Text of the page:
A Letter to Boys 1 and 2 …

Dear Boys 1 and 2

We’ve “successfully” reached the 6 week mark of the summer holidays…3 more to go and so far we are all largely unscathed.  However, I thought I would just make a few observations which could help the last 3 weeks go even more smoothly (if “smoothly” is the most appropriate adverb)  than the last 6 weeks.

  • If you wish to beat the c*** out of each other, be my guest, but I would appreciate it if all fighting takes places out of sight and out of earshot.  We all know that it will end in one of three ways: Boy 1 injured and crying, Boy 2 injured and crying or Boys 1 and 2 both injured and crying.  Since the outcome is inevitable, I would be grateful if you could only report back to me if life or my property is endangered.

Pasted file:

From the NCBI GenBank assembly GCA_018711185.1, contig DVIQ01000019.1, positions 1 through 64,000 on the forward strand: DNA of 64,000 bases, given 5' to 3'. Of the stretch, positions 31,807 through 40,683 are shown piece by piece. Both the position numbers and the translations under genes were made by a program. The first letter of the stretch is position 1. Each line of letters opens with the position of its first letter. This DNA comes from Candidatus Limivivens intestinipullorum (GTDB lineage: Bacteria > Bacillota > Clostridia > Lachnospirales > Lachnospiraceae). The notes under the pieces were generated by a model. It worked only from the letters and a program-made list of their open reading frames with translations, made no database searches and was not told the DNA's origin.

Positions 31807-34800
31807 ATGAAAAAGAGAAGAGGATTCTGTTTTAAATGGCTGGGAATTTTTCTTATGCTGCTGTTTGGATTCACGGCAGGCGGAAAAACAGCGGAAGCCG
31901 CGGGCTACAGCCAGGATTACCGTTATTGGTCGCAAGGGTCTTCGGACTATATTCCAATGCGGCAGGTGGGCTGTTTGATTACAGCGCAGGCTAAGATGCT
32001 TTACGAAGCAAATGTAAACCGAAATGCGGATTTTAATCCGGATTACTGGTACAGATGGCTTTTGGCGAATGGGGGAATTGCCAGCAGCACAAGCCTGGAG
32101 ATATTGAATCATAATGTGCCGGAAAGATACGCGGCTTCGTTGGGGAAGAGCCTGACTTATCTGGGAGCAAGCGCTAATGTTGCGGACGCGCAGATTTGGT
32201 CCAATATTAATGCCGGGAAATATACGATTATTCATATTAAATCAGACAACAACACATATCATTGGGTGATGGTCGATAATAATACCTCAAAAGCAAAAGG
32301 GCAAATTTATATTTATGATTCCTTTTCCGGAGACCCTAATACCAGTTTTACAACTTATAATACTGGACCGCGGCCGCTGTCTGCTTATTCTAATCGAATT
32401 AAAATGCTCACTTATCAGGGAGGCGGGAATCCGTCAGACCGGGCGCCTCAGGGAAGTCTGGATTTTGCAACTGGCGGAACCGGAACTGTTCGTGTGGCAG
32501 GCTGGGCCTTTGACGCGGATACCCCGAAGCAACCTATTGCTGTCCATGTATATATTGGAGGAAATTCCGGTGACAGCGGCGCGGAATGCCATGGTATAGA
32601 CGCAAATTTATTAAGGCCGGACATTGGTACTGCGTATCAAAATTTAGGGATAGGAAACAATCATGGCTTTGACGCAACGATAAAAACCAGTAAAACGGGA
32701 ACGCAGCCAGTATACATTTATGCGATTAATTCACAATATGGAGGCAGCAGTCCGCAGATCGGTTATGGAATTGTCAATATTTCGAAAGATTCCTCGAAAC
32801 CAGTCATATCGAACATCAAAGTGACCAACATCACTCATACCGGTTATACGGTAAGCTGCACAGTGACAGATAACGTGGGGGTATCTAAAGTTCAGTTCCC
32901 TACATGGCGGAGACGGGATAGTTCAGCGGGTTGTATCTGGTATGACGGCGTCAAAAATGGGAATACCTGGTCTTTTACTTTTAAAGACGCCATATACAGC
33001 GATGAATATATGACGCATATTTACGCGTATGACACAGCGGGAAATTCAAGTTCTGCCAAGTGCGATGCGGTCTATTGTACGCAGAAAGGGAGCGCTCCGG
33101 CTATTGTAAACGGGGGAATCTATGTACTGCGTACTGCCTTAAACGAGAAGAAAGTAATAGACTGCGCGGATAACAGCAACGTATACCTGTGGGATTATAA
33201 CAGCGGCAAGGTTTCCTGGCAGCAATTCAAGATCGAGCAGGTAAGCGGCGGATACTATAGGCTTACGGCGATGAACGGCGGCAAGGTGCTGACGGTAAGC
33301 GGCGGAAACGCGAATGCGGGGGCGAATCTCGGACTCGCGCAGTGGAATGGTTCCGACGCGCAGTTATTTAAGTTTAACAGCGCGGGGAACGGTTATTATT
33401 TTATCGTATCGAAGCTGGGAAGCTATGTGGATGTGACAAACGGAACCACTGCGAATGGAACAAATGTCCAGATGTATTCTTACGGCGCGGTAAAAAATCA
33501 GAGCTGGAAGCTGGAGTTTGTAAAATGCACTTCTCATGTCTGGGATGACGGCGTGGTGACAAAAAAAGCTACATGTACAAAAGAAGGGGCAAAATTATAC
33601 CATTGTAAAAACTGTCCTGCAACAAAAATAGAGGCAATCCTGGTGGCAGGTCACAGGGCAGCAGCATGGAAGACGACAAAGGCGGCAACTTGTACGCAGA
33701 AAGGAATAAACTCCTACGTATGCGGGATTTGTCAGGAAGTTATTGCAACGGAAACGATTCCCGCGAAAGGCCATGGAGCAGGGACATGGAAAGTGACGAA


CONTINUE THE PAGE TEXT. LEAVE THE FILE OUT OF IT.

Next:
• Please could you refrain from tormenting your younger sister any more than is necessary.  I understand that baiting her is good sport but over the last 6 weeks she has turned from a fairly well-adjusted individual to someone who screams at the sight of an ant and who becomes a gibbering wreck at the mention of a sha….rk even when we are at least 500 metres inland.
  • Please stop “liking” my pictures on Instagram.  This is frankly narcissistic as most of the photos are of you and secondly, it is not exactly smart to “like” my Instagram photos when you are on an “electronics” ban – I am no technological wizard but even I know that in order to “like” my photos, you have to go on-line, for which you need access to any one of the electronic devices from which you have been expressly banned.